“I’m not the Type of Person who does Yoga”: Women, ‘Hard’ Martial Arts and the Quest for Exciting Significance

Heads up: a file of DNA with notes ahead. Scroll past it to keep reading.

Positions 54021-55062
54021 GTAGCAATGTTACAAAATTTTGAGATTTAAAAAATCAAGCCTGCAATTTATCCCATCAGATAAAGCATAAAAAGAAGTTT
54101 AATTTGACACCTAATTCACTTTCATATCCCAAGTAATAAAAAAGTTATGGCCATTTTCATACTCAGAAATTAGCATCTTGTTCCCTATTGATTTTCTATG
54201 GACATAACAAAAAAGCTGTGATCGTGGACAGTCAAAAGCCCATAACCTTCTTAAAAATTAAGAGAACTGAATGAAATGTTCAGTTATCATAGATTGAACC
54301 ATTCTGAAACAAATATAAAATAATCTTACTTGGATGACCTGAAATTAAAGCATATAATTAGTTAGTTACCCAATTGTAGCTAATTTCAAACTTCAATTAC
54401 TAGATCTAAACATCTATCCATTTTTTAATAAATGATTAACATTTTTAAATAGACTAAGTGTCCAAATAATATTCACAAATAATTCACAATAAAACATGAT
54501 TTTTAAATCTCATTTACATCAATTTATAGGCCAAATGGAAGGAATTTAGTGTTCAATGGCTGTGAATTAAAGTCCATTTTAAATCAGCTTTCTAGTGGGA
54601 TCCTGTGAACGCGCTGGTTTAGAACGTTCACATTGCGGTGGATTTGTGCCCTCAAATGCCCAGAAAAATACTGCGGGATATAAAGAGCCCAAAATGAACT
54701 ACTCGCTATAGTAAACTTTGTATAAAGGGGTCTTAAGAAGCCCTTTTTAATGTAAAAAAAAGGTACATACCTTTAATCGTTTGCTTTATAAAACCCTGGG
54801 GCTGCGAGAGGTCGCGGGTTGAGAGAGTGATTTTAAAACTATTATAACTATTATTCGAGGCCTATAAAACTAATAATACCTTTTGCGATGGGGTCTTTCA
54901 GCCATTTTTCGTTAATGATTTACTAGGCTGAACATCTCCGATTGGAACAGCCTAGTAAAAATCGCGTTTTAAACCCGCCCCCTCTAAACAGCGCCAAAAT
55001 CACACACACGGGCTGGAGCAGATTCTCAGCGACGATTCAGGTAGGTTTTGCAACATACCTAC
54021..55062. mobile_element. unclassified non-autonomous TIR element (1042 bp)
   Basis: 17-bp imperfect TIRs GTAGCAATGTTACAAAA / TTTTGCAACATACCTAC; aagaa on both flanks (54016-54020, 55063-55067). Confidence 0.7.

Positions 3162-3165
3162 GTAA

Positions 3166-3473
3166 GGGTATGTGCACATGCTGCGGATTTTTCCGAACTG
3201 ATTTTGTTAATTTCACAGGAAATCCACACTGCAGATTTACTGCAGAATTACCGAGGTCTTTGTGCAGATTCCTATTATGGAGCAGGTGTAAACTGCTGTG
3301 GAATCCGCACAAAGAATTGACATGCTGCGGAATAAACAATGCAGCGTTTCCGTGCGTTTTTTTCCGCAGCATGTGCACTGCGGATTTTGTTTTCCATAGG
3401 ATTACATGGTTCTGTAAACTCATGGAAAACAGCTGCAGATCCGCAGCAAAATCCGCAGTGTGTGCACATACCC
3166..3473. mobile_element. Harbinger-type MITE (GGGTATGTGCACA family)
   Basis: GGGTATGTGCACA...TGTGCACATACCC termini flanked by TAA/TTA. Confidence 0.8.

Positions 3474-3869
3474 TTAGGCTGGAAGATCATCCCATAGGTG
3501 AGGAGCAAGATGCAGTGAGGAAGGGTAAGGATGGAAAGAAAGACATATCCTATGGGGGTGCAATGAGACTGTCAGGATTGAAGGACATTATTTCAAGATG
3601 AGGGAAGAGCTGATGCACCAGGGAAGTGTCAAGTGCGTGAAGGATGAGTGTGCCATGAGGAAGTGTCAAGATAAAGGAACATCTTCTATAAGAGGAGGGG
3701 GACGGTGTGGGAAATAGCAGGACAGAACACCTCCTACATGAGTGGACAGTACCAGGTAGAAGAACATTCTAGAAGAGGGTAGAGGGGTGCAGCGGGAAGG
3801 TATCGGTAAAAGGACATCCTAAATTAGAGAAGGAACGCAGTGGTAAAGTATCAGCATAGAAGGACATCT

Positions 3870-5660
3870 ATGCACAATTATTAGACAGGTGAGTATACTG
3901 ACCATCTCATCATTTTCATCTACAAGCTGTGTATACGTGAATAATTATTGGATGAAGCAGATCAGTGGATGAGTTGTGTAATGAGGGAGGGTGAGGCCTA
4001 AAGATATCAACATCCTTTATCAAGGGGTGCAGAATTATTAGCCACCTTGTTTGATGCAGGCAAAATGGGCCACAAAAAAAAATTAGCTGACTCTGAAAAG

This research explores the experiences of elite women in two ‘hard’ forms of martial arts – Muay Thai and Mixed Martial Arts (MMA). The study utilises data from two separate studies, both of which were completed in a British context. Using data taken from semi-structured interviews with 14 professional female Muay Thai athletes and 6 elite female MMA athletes, we draw upon the notion of ‘exciting significance’ to understand the emotional aspects of women’s experiences, as a means of further detailing women’s participation in Muay Thai and MMA. We found that Muay Thai or MMA provided these women opportunities to enjoy the feeling and significance of being physically ‘violent’ and feel pleasurable emotions that were difficult to achieve in other realms of social life. For instance, in entering their respective sports, these athletes sought forms of emotional experience which they argued were often not been accessible in their previous sporting careers, which often included participation in several forms of ‘softer’ martial arts. Women were also motivated by the physical and mental challenges of their respective sports; Muay Thai and MMA offered the opportunity to be physically tested, physically suffer and test their mental ability when pushed to their physical limits. Finally, these women enjoyed the opportunity to test their mental and physical defences against ‘realistic’ forms of violence. Overall, this research provides an insight into the symbolic meanings athletes attach to their participation in combat sport, and explores the situational significance of these social spaces in women athletes’ search for self-discovery and self-realisation.

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